5.2 Prolonged and Severe Cytopenias
Cytopenias with delayed onset and prolonged duration, some complicated by hemorrhage and severe infection, are the most common severe adverse reactions of the Zevalin therapeutic regimen. When used according to recommended doses, the incidences of severe thrombocytopenia and neutropenia are greater in patients with mild baseline thrombocytopenia (100,000 to 149,000 /mm3) compared to those with normal pretreatment platelet counts. Severe cytopenias persisting more than 12 weeks following administration can occur [see Boxed Warning and Adverse Reactions (6.1)].
Do not administer the Zevalin therapeutic regimen to patients with ≥ 25% lymphoma marrow involvement and/or impaired bone marrow reserve. Monitor patients for cytopenias and their complications (e.g., febrile neutropenia, hemorrhage) for up to 3 months after use of the Zevalin therapeutic regimen. Avoid using drugs which interfere with platelet function or coagulation following the Zevalin therapeutic regimen.
5.3 Severe Cutaneous and Mucocutaneous Reactions
Erythema multiforme, Stevens-Johnson syndrome, toxic epidermal necrolysis, bullous dermatitis, and exfoliative dermatitis, some fatal, were reported in post-marketing experience. The time to onset of these reactions was variable, ranging from a few days to 4 months after administration of the Zevalin therapeutic regimen. Discontinue the Zevalin therapeutic regimen in patients experiencing a severe cutaneous or mucocutaneous reaction [see Boxed Warning and Adverse Reactions (6.3)].
5.4 Altered Biodistribution
Do not administer Y-90 Zevalin to patients with altered biodistribution of In-111 Zevalin. In a post-marketing registry designed to collect biodistribution images and other information in reported cases of altered biodistribution, there were 12 (1.3%) patients reported to have altered biodistribution among 953 patients registered. For descriptions of expected and altered biodistribution image characteristics [see Dosage and Administration (2.5)].
5.5 Leukemia and Myelodysplastic Syndrome
Myelodysplastic syndrome (MDS) and/or acute myelogenous leukemia (AML) were reported in 5.2% (11/211) of patients with relapsed or refractory NHL enrolled in clinical studies and 1.5% (8/535) of patients included in the expanded-access trial, with median follow-up of 6.5 and 4.4 years, respectively. Among the 19 reported cases, the median time to the diagnosis of MDS or AML was 1.9 years following treatment with the Zevalin therapeutic regimen; however, the cumulative incidence continues to increase [see Adverse Reactions (6.1)].
Among 204 patients receiving Y-90 Zevalin following first-line chemotherapy, two patients (1%) were diagnosed with AML within 3 years of receiving Zevalin.
5.6 Embryo-Fetal Toxicity
Based on its radioactivity, Y-90 Zevalin may cause fetal harm when administered to a pregnant woman. If the Zevalin therapeutic regimen is administered during pregnancy, the patient should be apprised of the potential hazard to a fetus [see Use in Specific Populations (8.1)].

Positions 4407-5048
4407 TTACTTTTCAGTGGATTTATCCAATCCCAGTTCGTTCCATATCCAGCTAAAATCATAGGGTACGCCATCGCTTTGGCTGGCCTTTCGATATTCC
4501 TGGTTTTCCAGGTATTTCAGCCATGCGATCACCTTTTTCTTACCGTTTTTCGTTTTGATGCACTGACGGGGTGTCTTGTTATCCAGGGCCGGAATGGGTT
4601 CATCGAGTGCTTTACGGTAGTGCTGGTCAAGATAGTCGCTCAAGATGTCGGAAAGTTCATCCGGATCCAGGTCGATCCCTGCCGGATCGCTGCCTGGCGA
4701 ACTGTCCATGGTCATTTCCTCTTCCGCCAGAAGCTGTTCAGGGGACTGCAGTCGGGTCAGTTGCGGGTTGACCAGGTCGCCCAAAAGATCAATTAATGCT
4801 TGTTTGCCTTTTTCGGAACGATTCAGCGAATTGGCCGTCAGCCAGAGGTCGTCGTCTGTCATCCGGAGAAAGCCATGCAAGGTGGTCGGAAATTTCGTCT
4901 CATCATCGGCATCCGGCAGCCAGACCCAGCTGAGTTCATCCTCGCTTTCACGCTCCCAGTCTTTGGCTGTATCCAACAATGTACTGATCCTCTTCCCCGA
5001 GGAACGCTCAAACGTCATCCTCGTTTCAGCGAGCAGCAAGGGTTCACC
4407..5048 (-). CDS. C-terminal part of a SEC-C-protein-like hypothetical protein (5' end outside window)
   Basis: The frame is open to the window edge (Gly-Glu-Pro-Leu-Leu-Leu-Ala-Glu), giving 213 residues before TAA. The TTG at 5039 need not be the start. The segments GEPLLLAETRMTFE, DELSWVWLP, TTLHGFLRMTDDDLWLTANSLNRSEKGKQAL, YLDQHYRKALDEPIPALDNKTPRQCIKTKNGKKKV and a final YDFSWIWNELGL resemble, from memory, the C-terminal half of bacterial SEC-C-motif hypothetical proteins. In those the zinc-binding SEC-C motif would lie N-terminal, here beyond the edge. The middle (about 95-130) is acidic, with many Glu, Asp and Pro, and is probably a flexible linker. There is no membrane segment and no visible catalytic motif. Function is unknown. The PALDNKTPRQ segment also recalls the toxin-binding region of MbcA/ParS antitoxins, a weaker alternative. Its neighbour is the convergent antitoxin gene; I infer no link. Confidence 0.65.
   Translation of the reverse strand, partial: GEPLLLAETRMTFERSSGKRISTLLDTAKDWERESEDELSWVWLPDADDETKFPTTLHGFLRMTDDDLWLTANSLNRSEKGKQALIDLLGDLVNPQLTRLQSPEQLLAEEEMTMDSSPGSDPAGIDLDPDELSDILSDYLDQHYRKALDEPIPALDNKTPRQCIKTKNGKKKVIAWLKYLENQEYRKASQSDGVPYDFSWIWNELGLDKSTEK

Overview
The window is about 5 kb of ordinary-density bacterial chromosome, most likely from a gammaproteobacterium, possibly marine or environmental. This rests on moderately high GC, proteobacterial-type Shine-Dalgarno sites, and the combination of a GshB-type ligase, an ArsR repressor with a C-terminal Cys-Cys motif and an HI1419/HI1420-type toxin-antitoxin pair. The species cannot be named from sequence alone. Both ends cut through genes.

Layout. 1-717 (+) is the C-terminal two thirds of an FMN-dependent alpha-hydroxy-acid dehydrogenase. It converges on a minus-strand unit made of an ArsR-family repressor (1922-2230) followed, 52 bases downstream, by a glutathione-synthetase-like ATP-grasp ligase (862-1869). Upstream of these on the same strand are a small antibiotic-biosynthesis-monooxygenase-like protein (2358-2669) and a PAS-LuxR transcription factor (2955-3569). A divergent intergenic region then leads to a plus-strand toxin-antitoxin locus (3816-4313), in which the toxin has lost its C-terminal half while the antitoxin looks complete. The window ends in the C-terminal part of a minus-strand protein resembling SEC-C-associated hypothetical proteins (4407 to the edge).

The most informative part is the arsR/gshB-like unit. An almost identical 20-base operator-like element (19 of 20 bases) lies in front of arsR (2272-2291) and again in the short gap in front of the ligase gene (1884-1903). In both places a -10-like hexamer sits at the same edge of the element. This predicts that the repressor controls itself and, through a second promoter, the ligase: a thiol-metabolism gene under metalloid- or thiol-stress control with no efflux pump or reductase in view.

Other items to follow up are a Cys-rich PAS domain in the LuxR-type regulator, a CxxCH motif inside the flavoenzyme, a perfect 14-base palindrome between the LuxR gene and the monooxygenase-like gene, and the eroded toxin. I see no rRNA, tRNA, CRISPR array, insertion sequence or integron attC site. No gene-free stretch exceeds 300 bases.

Monitor patents closely for evidence of extravasation during Zevalin infusion. Immediately terminate the infusion if signs or symptoms of extravasation occur and restart in another limb [see Dosage and Administration (2.2)].
The safety of immunization with live viral vaccines following the Zevalin therapeutic regimen has not been studied. Do not administer live viral vaccines to patients who have recently received Zevalin. The ability to generate an immune response to any vaccine following the Zevalin therapeutic regimen has not been studied.
5.9 Laboratory Monitoring
Monitor complete blood counts (CBC) and platelet counts following the Zevalin therapeutic regimen weekly until levels recover or as clinically indicated.
5.10 Radionuclide Precautions
During and after radiolabeling Zevalin with In-111 or Y-90, minimize radiation exposure to patients and to medical personnel, consistent with institutional good radiation safety practices and patient management procedures.
5.11 Creutzfeldt-Jakob Disease (CJD)
The Zevalin therapeutic regimen contains albumin, a derivative of human blood. Based on effective donor screening and product manufacturing processes, Zevalin carries an extremely remote risk for transmission of viral diseases. A theoretical risk for transmission of Creutzfeldt-Jakob disease (CJD) also is considered extremely remote. No cases of transmission of viral diseases or CJD have ever been identified for albumin.
6 ADVERSE REACTIONS
The following serious adverse reactions are discussed in greater detail in other sections of the label:
The most common adverse reactions of Zevalin are cytopenias, fatigue, abdominal pain, nausea, nasopharyngitis, asthenia, diarrhea, cough and pyrexia.
The most serious adverse reactions of Zevalin are prolonged and severe cytopenias (thrombocytopenia, anemia, lymphopenia, neutropenia) and secondary malignancies.
Because the Zevalin therapeutic regimen includes the use of rituximab, see prescribing information for rituximab.
6.1 Clinical Trials Experience
Because clinical trials are conducted under widely varying conditions, adverse reaction rates observed in the clinical trials of a drug cannot be directly compared to rates in the clinical trials of another drug and may not reflect the rates observed in practice.